If you’ve visited my blog lately, you might have noticed a few oddities. I posted eleven blog entries on computer networking-related topics, a couple of Lenses on children’s games and toys, and one post on Valentine’s Day cards. Valentine’s Day cards in the middle of April? What gives?
Well, basically, I’m a member of a site called Squidoo.com, where people who don’t want to go through the trouble of having their own blog can write articles and earn a cut of advertising money based on their performance. Squidoo’s been going through and flagging what it calls “low-quality” Lenses, their equivalent of blog posts, for deletion if the content isn’t fixed. It could be ones with too many affiliate links, which is probably why the Valentine’s Day one got flagged. I didn’t think it was a big deal; in fact, Squidoo used to have tools specifically for featuring Zazzle products like holiday cards. However, stuff changes and Squidoo’s needs are apparently changing, as well. Which means I move my Zazzle-related content along with a few other bits and snabs over to my blog.
Of course, it’s not just Zazzle. Actually, Zazzle is a pretty good site if you’re looking for a unique T-shirt, a customizable birthday card, or a poster featuring your favorite DC superheroes. Squidoo is also cracking down on people who overdo it with their own Amazon Spotlight modules. Those are designed for Lensmasters to feature products that they have tried and now want to show off so that visitors can try them, too. However, if you have more than five or don’t bother to develop good reviews, your Lens might never see the light of day under the new Squidoo rules.
It’s not Squidoo’s fault, really. I’ve been around that site long enough to know that there have been constant struggles with spammers who think it’s okay to plaster their poorly constructed content on that site. You know the usual suspects. It’s probably the same people who send you Spam emails about Viagra or Acai berries. If Squidoo’s reaction seems a little bit like overkill, well, a lot of us legitimate Lensmasters and bloggers think that any kind of firm reaction is long overdue.
If you’re still interested in trying Squidoo or are just looking to start your own blog, you might want to take it from a blogger and handle it wisely. So here’s some tips:
- Develop your own content. I’ll be honest here. I’ve helped other people set up their own Squidoo Lenses for a very fair price. However, my last job had to do with a Lensmaster who had hired a freelancer to develop his Lenses, only to have them flagged for poorly constructed content that had obviously been copy-and-pasted. That’s a waste of time and money. Listen, you aced English 110 at your university, so you know you’re better off writing the content yourself than hiring somebody whose English skills might be questionable at best.
- Make them laugh. Do you have a funny story about a particular product? Well, if it wasn’t too embarrassing, people might be more willing to buy that product if you can share your experiences with the world. You’ll do better both on Squidoo and your own blog if your writing comes from your own experience.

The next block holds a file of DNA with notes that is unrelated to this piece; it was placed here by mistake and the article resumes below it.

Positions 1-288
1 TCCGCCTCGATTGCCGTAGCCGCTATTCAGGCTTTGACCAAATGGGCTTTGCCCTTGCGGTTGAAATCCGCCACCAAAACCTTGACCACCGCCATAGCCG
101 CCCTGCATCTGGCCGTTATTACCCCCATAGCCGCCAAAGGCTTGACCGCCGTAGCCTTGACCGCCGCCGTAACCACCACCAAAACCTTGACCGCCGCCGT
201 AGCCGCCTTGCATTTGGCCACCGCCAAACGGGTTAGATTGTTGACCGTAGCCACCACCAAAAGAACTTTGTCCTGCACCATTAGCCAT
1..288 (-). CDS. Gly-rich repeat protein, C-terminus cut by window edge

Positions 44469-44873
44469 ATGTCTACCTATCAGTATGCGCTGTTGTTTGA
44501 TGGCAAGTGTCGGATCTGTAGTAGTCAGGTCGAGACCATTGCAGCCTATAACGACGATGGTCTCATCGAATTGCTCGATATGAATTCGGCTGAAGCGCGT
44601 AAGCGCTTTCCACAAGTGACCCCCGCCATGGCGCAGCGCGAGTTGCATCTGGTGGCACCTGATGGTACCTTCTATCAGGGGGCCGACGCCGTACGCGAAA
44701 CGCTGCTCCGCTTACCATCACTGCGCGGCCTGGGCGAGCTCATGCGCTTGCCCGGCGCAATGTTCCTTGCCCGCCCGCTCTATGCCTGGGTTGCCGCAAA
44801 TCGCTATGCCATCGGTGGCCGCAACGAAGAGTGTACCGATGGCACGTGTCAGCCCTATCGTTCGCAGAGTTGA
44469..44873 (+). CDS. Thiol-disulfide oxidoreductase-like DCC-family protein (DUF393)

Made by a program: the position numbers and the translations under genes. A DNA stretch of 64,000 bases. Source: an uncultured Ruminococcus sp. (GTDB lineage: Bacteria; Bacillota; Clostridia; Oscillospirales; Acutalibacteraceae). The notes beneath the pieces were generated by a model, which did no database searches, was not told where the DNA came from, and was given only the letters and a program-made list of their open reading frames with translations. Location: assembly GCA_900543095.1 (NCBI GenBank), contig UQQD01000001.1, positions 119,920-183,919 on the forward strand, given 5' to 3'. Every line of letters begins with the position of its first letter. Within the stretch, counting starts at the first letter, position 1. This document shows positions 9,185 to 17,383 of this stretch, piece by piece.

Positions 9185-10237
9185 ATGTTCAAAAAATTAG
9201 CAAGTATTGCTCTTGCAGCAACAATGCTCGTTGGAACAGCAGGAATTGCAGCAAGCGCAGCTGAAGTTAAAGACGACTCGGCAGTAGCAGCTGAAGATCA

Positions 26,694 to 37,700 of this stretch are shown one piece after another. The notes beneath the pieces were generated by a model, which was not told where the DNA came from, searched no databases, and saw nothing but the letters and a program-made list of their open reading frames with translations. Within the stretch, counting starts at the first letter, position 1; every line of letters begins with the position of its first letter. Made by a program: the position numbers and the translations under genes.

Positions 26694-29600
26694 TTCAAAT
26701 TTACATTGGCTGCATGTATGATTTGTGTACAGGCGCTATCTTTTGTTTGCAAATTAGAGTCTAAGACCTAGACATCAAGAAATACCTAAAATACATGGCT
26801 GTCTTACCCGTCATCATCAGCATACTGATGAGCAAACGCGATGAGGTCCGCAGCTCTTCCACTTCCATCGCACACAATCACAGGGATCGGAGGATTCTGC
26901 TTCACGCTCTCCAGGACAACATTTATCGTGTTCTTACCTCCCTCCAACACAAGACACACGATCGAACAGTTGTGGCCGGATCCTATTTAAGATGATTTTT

- Analyze other people’s blogs from a writer’s perspective. It’s like those peer-editing assignments you did in college English classes. You’re looking at them from a critical point of view. Are they easy to understand? Do you actually learn something just by reading their posts? Would you be more inclined to buy a particular product they feature from reading their review? You can learn from other bloggers’ successes and also avoid making the same mistakes they do.
- Ignore SEO. That’s right, I said ignore SEO. Google changes its search algorithms so rapidly that it’s not worth your time to follow the current rules, only to lose ranking in their next update and have to revisit all your old Lenses or blog entries. So be sure to write for the humans who are going to read your blog entries and you’ll do better in the long run. Besides, if they like your blog entries well enough and you provide an easy way to do it, they might well share your blog entries on Facebook, Twitter and Google Plus to help you snag even more traffic.
Do I like having my own blog? Sure I do. In fact, I’m not really mad at Squidoo or anything. The Lenses I have over there are basically content I spent a few years developing. It’s a bit of a hassle to move that content over to my blog, but I like to look on the bright side. It’s becoming a true “Blog About Nothing In Particular,” where you can find useful articles on a variety of topics, and not all of them are as bad as Squidoo seems to think.
A Word From Squidoo’s Founder
Seth Godin talks about getting your ideas in front of an audience.
Because I am a very forgiving person, I am quite willing to feature a few of Squidoo co-founder Seth Godin’s books on my blog so he gets more sales. Am I nice, or what?